Re: TAN: Sexual Orientation and Tech Comm (WAS: Event)

Subject: Re: TAN: Sexual Orientation and Tech Comm (WAS: Event)
From: Rick Lanser <rickl -at- ENTER -dot- NET>
Date: Thu, 25 Apr 1996 09:16:38 -0400

I had no intention of clogging up the list with this peripheral issue, but
John Gear seems to feel that private replies are not sufficient, and had to
make a long post to the list. I will keep my response brief.

The fact that John felt the need to take up bandwidth on this proves my
point that homosexual issues are a "hot button", not of a professional
nature but of a moral one, and should not be posted to this forum.

John responded to my original statement:
>>I disagree. Sexual orientation has absolutely nothing to do with technical
>>communication

by rather sarcastically inquiring,

>Is this something you know as a result of study or is it a piece of received
>wisdom?

to which I answer, it's common sense. Something I trust enough people still
have that it needs no explanation. When I said TC has nothing to do with
sexual orientation, I thought it was obvious I was referring to the process
by which we try to communicate technical subjects to our target audience. To
me, anyway, this is what TC is. As for John's comments about getting fired
for suspicion of homosexuality, I sympathize; I am not an advocate of this.
Overt shows of homosexual orientation in the workplace, though, are another
issue, and not just for homosexuals. In this day of sexual harassment
regulations, a fellow might also get fired if he overtly made a pass at the
boss's secretary while on the job--or perhaps even after hours!

I said:
>>I don't think homosexuals need to
>>isolate themselves from the professional mainstream by forming their own
>>clique, since in a professional context one's marital status has no bearing
>>on their work

and John reacted:
>Since homosexuals don't get to *have* marital status--or benefits, or
>any of the other privileges that heterosexuals take for granted--it is hard
>to accept that
>you thought for long before writing that it "in a professional context one's
>marital status has no bearing on their work."

I should have originally written, "FOR EXAMPLE, in a professional context
one's marital status has no bearing on their work." It was an illustration
of how singleness or being married does not affect the work itself. It may
affect which coworkers you spend time with off the job, but not the work of
creating online help or whatever it is your boss pays you to do.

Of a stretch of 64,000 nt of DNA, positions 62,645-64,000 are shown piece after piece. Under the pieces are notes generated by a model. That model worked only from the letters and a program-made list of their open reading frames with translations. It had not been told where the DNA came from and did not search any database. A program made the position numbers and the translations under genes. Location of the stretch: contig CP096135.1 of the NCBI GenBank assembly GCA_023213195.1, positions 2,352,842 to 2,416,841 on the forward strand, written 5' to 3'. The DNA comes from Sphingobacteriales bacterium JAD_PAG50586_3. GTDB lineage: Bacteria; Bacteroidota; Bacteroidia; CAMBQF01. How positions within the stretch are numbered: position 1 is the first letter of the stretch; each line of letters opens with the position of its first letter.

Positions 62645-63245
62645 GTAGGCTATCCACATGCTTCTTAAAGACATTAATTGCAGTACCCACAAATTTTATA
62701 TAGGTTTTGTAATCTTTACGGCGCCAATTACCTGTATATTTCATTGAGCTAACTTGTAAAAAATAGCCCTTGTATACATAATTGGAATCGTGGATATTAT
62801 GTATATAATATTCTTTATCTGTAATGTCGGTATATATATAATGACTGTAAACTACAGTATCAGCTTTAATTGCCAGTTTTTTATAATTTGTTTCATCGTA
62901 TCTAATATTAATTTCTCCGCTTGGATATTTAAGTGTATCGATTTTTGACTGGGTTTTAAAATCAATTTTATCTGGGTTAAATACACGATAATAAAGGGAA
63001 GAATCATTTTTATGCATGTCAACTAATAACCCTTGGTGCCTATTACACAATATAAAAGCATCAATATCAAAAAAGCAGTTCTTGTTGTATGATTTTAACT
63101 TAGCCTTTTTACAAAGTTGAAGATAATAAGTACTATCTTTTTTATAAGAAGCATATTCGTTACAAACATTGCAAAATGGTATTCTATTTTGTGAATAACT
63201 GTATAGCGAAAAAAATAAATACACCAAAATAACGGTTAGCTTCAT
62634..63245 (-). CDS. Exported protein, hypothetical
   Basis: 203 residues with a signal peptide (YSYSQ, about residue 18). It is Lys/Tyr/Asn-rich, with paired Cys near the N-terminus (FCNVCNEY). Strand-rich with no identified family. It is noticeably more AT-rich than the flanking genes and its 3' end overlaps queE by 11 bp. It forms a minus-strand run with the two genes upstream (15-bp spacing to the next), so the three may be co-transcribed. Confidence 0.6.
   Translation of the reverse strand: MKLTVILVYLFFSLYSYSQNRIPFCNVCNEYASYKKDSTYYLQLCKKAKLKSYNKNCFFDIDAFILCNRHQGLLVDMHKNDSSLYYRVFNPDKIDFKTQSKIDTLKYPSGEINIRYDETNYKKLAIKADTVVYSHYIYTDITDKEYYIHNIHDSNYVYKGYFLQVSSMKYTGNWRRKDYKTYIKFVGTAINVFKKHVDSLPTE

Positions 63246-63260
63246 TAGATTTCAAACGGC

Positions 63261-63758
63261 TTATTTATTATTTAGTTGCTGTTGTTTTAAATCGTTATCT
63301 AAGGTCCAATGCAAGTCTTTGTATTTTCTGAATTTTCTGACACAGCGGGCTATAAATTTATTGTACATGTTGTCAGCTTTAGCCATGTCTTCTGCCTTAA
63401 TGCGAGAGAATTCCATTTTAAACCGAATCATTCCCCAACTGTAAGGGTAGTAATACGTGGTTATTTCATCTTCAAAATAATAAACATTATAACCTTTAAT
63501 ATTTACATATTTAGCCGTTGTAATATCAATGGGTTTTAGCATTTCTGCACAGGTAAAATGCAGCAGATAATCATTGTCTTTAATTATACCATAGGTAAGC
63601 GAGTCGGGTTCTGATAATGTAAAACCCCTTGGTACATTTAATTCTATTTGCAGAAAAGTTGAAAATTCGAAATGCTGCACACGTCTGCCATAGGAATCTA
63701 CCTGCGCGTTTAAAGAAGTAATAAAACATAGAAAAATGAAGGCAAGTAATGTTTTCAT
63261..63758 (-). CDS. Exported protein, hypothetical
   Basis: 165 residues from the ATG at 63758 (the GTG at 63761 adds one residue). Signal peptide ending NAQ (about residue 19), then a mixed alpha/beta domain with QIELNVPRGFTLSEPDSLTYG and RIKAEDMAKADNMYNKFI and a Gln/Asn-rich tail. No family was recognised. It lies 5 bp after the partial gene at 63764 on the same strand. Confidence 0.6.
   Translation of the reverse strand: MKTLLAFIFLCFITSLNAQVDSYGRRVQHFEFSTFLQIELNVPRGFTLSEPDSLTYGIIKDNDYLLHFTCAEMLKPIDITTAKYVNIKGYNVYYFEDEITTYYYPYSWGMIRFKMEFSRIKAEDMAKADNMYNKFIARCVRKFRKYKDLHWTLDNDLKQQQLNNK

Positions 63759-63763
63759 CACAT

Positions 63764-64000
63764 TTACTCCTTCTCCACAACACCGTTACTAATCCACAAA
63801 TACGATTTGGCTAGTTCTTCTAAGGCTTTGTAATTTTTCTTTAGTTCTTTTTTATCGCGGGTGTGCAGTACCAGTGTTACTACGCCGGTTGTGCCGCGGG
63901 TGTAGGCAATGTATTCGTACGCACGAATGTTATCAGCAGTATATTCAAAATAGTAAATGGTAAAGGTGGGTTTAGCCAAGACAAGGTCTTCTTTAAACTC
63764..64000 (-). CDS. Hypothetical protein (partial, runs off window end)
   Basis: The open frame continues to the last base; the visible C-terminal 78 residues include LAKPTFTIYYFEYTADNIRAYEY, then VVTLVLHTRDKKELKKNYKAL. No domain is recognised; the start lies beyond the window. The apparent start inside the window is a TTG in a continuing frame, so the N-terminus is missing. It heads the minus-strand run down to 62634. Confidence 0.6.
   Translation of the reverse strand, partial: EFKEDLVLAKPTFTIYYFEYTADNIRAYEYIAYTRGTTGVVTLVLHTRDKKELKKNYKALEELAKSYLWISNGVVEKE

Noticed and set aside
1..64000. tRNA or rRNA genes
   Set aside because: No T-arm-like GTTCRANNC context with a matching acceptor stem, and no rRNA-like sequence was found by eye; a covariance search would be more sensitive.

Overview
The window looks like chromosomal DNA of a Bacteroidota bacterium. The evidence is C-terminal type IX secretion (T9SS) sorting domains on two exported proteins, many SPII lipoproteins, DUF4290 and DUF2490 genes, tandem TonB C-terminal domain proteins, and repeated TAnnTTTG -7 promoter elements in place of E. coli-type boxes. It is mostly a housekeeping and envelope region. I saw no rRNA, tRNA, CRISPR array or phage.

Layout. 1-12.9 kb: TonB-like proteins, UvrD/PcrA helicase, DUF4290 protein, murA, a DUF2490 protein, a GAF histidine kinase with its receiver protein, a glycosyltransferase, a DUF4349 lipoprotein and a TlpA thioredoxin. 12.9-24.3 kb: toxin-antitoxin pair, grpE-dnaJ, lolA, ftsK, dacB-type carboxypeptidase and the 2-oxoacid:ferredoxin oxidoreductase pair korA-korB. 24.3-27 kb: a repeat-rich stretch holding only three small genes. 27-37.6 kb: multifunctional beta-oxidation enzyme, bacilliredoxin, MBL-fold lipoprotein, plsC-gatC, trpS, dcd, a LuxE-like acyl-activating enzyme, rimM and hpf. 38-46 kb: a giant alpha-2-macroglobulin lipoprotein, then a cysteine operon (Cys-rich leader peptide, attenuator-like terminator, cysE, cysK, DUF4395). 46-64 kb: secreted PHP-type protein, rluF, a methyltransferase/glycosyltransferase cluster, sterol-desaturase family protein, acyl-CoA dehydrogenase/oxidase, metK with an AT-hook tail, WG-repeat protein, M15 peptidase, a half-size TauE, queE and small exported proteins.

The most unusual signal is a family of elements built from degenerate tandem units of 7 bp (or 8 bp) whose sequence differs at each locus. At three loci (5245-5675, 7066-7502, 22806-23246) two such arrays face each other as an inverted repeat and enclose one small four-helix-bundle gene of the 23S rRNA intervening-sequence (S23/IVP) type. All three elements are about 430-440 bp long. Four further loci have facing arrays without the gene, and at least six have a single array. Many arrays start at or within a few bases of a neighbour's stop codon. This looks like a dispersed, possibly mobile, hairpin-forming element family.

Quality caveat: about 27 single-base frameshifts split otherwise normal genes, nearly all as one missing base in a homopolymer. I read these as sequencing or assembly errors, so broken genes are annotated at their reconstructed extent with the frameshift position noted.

>And since when did forming an affinity organization mean "isolating
>themselves from the mainstream."
>Should the Society of Women Engineers fold up? Should NAACP close up shop?

The difference is that many of these other organizations are based on very
obvious, unalterable things such as race or sex. Part of the "hot button"
nature of homosexuality is that it has behavioral connotations. Being
female, male, black, white or Chinese have no behavioral connections, but
homosexuality cannot divorce itself from behavior issues. I say this not as
an insult, but what appears to be a self-evident fact. Whether one argues
that homosexuals are "born that way" is beside the point; the
behavioral--and moral--connotations remain, unlike other organizations such
as you mentioned.

>And say, when did straights become, "the mainstream"?
>And what's this about "their" work?

John, did my posting define "the mainstream" as being "straights"? My
original statement said, "the _professional_ mainstream"; it had nothing to
do with sexual orientation, but only with professional technical
communicators in general. You made this leap of logic and misquoted and
misunderstood me because your "hot button" got pushed. Which is the reason
why this subject is inappropriate for this forum.

>I don't want to "stay together" with anyone who says that being together means
>we can only talk about those parts of life that meet with your approval.
>Your personal myopia about what constitutes "matters related to our field of
>work" is appalling but it need not be the standard or a bar to discussion on
>this list.

It should be clear I am only talking about "staying together" on a
professional basis, to learn from each other how to better work our craft
with words, computers, whatever it is we use. To me, anyway, that is the
purpose of the "Technical Writers List."

I submit I have approached this issue without sarcasm or belittling anyone,
unlike the invective some others have directed my way. I myself am
handicapped by deafness, but feel no need to start forming a Society for
Deaf Technical Communicators, or leaving the main large, mixed group of
people who practice the same profession as I to focus on peripheral
matters--matters which may be important to me as an individual, but not
having a direct bearing on my field of work. I joined this group to learn
from other, more experienced technical communicators, and have found it a
most valuable forum. I agree with John that lots of "Frame vs. Word" type
discussions get old quickly, but they are part of our craft and naturally
belong to this forum. So I will say it again: Sexual orientation has
absolutely nothing to do with technical communication. I hope with the
clarifications I made in this post we close this very TAN topic.

Rick Lanser
rickl -at- enter -dot- net
Publishing Specialist, Graco Children's Products Inc.
Any opinions expressed are my own, not my employers'.


Rick Lanser
Publishing Specialist, Graco Children's Products, Inc.
rickl -at- enter -dot- net

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